How to wear wood badge beads
Wood Badge training provides Cub Scout and Boy Scout leaders with additional training in both leadership and scout skills. The course has a long history, beginning in 1911 when Lord Baden-Powell, the founder of scouting in Great Britain, began the first advanced leadership course.
Upon completing Wood Badge, participants receive wooden beads on a thong, a Wood Badge neckerchief and a woggle slide. The beads are worn on their own or in conjunction with the neckerchief and woggle. These items provide recognition to Wood Badge graduates.
- Wood Badge training provides Cub Scout and Boy Scout leaders with additional training in both leadership and scout skills.
- The beads are worn on their own or in conjunction with the neckerchief and woggle.
Lift the collar of your Scout shirt. Drape the thong around your neck, under the collar, so that the beads hang on either side of your neck. Adjust the thong so the ends are even.
Hold the two ends of the thong together. Make a loop in the thong, 2 to 3 inches above the Wood Badge beads. Bring the ends of the thong, including the beads, through the loop and pull the knot tight, forming a simple overhand knot.
- Hold the two ends of the thong together.
- Make a loop in the thong, 2 to 3 inches above the Wood Badge beads.
Place the Wood badge neckerchief around your neck with the tails hanging down the front. Thread the tails of the necker into the Wood Badge woggle. Hold the necker tails in one hand and pull the woggle up until it nearly touches your collar.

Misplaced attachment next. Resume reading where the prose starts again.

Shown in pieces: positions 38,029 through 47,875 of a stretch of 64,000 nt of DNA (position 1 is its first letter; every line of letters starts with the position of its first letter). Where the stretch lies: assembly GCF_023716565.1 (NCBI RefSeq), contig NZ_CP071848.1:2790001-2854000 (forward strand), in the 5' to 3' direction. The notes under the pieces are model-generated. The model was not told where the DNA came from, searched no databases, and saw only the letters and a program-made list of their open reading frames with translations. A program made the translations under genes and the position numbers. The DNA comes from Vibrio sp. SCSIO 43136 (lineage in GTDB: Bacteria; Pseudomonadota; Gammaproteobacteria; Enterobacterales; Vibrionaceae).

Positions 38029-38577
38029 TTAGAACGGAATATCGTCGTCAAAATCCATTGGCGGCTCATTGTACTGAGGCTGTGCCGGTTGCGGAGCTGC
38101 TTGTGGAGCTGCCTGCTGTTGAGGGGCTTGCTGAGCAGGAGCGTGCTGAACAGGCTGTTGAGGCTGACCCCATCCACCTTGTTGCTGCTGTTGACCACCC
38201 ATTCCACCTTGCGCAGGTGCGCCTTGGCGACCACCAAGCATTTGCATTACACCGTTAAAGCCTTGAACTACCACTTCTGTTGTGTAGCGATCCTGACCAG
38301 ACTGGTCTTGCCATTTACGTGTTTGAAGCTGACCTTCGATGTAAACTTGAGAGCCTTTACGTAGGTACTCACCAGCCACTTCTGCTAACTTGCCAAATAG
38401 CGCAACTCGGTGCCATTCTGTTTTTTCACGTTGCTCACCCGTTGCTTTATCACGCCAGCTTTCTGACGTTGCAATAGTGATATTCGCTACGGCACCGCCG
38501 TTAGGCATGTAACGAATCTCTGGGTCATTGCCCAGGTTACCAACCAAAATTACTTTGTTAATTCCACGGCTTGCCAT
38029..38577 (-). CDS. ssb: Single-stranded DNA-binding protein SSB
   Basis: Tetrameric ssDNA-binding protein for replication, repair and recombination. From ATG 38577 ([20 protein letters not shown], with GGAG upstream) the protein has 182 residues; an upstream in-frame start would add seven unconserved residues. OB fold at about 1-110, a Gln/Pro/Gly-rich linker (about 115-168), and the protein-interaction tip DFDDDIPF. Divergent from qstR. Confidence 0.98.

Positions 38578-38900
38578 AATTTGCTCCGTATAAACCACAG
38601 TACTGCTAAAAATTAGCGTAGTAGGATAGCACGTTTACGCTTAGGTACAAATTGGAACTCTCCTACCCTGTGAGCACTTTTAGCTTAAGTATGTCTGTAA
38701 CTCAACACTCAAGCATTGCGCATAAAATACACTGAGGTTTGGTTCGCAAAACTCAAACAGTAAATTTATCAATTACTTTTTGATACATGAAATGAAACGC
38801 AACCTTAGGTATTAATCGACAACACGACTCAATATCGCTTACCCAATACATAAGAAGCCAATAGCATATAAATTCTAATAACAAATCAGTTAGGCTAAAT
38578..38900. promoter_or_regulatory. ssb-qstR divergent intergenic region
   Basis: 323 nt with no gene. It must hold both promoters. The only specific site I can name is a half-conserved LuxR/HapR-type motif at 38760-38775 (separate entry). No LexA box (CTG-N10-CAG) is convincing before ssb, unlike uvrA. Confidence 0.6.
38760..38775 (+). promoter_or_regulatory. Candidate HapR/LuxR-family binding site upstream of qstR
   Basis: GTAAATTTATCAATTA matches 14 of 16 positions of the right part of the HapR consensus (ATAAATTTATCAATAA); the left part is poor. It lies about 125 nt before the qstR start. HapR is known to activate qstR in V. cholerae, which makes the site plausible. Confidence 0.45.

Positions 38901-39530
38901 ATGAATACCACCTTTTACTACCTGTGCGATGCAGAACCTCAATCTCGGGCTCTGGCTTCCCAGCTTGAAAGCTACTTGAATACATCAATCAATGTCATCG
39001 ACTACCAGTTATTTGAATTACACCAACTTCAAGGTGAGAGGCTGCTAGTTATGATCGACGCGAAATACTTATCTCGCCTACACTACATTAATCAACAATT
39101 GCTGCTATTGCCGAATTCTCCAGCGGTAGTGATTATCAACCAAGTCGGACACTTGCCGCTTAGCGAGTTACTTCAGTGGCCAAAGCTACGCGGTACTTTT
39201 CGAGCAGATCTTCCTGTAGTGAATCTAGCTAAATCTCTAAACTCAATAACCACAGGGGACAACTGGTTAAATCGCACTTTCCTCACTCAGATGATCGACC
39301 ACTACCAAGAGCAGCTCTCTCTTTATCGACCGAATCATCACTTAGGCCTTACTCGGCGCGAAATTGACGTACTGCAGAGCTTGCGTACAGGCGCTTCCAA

Slip the beads and thong through the woggle on the back of the neckerchief. Slip the tails of the necker under the beads, so the beads are sitting on the front of the necker and fully visible.
- You can wear the Wood Badge beads on their own or with your den or troop neckerchief.
- If you wear the Wood Badge neckerchief, you must also wear your Wood Badge beads.
Jenny Harrington has been a freelance writer since 2006. Her published articles have appeared in various print and online publications. Previously, she owned her own business, selling handmade items online, wholesale and at crafts fairs. Harrington's specialties include small business information, crafting, decorating and gardening.